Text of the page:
Henry Furneaux (26 June 1829 – 7 January 1900) was a British classical scholar at the University of Oxford, specialising in the writings of the Roman historian Tacitus.
Furneaux was born in 1829 in St Germans, Cornwall, England, where his father, Rev. Tobias Furneaux, was vicar for almost fifty years. During his education in Winchester College he was noted for his excellent memory, and from there he gained a scholarship to Corpus Christi College, Oxford, where he read Classics and was awarded a first class in 1851. He went on to become Fellow and tutor of Corpus Christi College, and was ordained and became moderator in 1856, then became proctor in 1865, and was examiner in Literae Humaniores from 1871 to 1876. From 1868 to 1893 he was Rector of Lower Heyford in Oxfordshire, and after resigning in 1893 he lived in Oxford.
On 25 May 1870 he married Eleanor Elizabeth Severn, the youngest daughter of the artist Joseph Severn, and twin of artist Arthur Severn. They had two sons and three daughters, including Margaret Eleanor Furneaux who married F. E. Smith, 1st Earl of Birkenhead in 1901.
Furneaux died from "failure of action of the heart" on 7 January 1900.
Furneaux is best known for his special study of the writings of the Roman historian Tacitus, and his editions of the Annals, the Germania and the Agricola remained unsurpassed for many years. His works include:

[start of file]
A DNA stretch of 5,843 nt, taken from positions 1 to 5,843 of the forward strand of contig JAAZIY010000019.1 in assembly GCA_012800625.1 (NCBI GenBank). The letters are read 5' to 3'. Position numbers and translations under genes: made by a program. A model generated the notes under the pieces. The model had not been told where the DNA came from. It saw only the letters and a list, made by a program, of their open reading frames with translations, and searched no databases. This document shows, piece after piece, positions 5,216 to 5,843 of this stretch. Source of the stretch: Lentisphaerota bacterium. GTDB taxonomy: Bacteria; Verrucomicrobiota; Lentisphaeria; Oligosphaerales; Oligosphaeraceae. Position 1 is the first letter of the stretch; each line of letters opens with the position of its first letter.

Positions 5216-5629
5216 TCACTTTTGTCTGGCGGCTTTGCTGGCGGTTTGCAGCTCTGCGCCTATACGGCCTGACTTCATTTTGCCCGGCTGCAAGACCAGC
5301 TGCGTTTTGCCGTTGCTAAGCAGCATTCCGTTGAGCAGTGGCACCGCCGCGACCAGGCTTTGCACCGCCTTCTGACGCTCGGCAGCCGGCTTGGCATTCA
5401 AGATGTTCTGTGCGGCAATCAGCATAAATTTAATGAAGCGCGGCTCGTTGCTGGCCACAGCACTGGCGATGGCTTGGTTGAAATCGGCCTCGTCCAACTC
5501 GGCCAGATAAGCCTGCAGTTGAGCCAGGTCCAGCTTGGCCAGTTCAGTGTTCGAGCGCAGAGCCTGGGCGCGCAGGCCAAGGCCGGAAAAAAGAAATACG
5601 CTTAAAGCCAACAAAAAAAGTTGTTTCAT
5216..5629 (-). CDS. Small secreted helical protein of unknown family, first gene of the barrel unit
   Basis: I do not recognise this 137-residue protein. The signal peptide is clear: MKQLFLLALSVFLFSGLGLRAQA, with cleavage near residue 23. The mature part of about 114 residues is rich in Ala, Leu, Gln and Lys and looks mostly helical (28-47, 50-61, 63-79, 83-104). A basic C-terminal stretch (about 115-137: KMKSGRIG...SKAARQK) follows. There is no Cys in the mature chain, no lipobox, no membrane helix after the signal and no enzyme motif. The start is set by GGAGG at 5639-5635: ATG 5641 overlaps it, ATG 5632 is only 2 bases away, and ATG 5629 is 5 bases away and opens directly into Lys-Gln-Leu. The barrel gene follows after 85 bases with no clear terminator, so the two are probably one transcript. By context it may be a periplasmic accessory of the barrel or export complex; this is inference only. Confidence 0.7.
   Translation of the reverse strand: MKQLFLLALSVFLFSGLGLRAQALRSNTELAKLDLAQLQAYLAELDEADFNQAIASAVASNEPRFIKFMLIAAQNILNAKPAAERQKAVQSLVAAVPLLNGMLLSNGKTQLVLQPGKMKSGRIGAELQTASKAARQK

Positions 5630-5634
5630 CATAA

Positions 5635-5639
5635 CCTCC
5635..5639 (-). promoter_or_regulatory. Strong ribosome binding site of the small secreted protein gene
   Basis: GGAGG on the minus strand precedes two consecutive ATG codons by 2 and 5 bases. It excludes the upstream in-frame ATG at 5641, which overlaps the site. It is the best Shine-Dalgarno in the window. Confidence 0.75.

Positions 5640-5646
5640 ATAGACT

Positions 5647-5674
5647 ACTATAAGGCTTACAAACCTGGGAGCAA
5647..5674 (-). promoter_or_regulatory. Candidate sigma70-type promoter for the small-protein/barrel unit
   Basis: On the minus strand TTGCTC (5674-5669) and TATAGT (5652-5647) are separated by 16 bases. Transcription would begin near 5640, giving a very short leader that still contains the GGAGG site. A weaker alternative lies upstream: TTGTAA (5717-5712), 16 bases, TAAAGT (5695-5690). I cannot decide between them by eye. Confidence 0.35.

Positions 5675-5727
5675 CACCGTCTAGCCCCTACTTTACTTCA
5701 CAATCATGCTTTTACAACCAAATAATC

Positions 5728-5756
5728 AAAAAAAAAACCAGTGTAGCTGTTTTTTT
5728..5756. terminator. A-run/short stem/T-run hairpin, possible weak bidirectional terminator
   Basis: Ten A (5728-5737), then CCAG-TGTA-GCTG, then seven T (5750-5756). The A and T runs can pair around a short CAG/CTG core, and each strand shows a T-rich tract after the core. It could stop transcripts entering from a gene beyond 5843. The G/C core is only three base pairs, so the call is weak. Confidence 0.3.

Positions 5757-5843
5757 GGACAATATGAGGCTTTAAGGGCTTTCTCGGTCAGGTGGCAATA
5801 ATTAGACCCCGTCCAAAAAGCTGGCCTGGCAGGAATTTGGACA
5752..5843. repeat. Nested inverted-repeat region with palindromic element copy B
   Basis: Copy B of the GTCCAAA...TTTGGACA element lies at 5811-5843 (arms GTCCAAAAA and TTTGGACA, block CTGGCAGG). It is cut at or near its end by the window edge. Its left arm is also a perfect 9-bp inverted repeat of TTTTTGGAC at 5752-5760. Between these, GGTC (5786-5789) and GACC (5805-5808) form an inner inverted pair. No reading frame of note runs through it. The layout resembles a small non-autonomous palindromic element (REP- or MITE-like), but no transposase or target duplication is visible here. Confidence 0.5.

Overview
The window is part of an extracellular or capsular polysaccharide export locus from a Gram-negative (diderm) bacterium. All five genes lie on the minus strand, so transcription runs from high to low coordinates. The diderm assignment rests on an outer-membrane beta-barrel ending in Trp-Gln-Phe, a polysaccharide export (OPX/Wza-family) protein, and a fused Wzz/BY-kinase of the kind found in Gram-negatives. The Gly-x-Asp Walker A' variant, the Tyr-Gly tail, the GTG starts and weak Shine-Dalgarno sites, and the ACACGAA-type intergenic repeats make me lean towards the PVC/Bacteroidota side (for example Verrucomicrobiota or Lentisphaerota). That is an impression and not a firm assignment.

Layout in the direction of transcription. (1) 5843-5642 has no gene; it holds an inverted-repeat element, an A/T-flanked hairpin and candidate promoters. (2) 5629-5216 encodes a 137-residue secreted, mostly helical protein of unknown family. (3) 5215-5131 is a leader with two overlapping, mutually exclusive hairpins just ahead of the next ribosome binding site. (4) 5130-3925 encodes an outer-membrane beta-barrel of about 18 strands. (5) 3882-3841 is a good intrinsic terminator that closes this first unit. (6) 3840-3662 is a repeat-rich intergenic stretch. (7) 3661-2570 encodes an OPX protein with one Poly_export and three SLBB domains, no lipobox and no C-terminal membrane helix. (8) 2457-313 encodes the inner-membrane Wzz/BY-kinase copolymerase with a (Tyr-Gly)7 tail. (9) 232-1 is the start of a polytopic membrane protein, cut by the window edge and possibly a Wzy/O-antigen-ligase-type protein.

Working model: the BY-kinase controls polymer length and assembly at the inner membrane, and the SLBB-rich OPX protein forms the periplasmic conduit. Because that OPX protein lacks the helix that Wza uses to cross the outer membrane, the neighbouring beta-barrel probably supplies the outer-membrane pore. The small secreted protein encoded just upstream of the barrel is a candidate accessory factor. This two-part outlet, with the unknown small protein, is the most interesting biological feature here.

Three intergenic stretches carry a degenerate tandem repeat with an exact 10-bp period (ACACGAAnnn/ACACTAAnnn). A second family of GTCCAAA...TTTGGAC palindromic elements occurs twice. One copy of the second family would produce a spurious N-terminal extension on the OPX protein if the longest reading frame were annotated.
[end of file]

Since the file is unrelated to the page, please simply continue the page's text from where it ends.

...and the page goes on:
- Furneaux, Henry, ed. (1896). Cornelii Taciti – Annalium Ab Excessu Divi Augusti Libri [The Annals of Tacitus] (Open Library ebook) (2nd ed.). Oxford: Clarendon Press. Retrieved 31 December 2012.
- Furneaux, Henry, ed. (1898). Cornelii Taciti – Vita Agricolae (Open Library ebook). Oxford: Clarendon Press. Retrieved 31 December 2012.
- Furneaux, Henry, ed. (1894). Cornelii Taciti – De Germania (Open Library ebook). Oxford: Clarendon Press. Retrieved 31 December 2012.
His obituary in The Times concludes, "His cheerful, kindly company, his sound scholarship, his unostentatious but profoundly appreciated virtues, will be for long sorely missed in the life of the University."